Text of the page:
not an exceptional bad or noteworhty sin.
    Somebody also claimed that
    homosexuality is core to somebodys identity. I doubt that and i think
    it is actually quite dangerous for any person to define themselves first
    and foremost by their sexuality instead of their personalities and
    morals.[/quote]

    I for one consider it far far less dangerous that someone defines themself even explicitely as a pervert than that they define themselves by a set of “morals” that mean rape is something other than non-consensual sex.

  • ako

      And, if these two passages seem to be at odds, doesn’t that mean this
    issue is more complex than just an appeal to what “The Bible Says?”

    The thing I don’t get is why more people don’t make this leap.  I’ve seen a lot of people play the “My prooftext trumps your prooftext!” game as if that somehow made them the winner instead of demonstrating how that approach to Biblical interpretation doesn’t work

  • martsen79

    This is going to be a bit lengthy. Try and stay with me. :)

    Firstly, Jesus doesn’t consistently speak against ‘sexual immorality’ – I only could find two occurrences  (four total, two parallels/repeats) in the gospels: Mark 7:21 and the corresponding passage Matt 15:19; paraphrase: ‘Nothing that goes into a man can make him unclean, but it is out of his heart that evil thoughts come – murder, sexual immorality, … etc.’ And then Matt 5:32 and 19:9 (Matthew’s teachings on divorce), where sexual immorality is given as the only legitimate reason for divorce.

    The Greek word normally rendered ‘sexual immorality’ is ‘porneia’ (mercifully we have moved on from older bibles, which translated it inaccurately as ‘fornication’). And ‘sexual immorality’ is really the best translation you can come up with – or ‘sexual indiscretion’ or ‘commit sexual wrongs’ or any such equivalent phrase. ‘Porneia’ is essentially a catch-all for sexual prohibitions, and what that entails depends a great deal on the author. Nearly universally it will at least include adultery committed by a woman, and sometimes a man as well. You can throw in prostitution as a common part of porneia, too. Especially in older texts it seems to mean ‘any sexual act done with another man’s property’ – ranging from wife to children to slaves – and anything else is OK. It may mean a virgin daughter engaging in coital sex (but not a virgin son). In Paul, and other Jewish writings, it would likely mean something close to ‘sexual acts against Jewish moral law, as interpreted in these Hellenized times.’ That is, ‘sexual immorality’ – given that you and I have a common frame of reference on what that means. It’s a slippery term and is often problematic.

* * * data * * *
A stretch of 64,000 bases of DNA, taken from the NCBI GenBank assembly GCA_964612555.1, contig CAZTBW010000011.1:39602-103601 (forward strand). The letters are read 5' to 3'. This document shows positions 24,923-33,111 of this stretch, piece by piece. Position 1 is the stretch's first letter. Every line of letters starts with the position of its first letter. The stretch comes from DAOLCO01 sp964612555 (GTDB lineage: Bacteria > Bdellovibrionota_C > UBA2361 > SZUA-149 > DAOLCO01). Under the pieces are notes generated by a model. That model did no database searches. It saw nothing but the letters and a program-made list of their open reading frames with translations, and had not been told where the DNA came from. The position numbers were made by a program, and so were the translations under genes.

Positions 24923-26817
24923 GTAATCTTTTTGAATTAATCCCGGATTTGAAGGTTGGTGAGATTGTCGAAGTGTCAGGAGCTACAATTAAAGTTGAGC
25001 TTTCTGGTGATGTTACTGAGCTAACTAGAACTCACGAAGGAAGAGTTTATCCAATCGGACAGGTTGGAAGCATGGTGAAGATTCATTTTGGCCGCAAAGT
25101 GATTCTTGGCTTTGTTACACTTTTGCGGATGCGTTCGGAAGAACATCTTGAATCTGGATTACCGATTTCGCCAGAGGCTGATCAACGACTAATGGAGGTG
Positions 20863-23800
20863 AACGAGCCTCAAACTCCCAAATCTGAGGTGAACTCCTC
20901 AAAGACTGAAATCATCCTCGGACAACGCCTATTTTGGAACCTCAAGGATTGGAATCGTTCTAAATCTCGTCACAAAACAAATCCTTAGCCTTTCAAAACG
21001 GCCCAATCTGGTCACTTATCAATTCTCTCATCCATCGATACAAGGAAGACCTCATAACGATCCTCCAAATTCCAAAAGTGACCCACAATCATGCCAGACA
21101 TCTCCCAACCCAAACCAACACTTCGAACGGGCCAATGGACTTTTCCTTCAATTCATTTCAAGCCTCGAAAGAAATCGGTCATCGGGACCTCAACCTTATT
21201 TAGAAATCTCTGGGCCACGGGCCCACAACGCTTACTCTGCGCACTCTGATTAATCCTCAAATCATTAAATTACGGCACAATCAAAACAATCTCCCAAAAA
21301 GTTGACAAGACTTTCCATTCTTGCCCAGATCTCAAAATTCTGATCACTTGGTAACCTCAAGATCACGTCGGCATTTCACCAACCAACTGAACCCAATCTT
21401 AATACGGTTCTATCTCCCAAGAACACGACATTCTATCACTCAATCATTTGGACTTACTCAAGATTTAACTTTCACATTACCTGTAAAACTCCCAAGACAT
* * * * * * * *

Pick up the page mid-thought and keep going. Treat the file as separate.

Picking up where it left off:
The best way to approach the term ‘sexual immorality’ in the Bible is to:

    (a) Be aware that what was and was not considered sexual immorality varied widely across the Roman Empire, and even among Jews. There wasn’t one standard definition of it, much like today.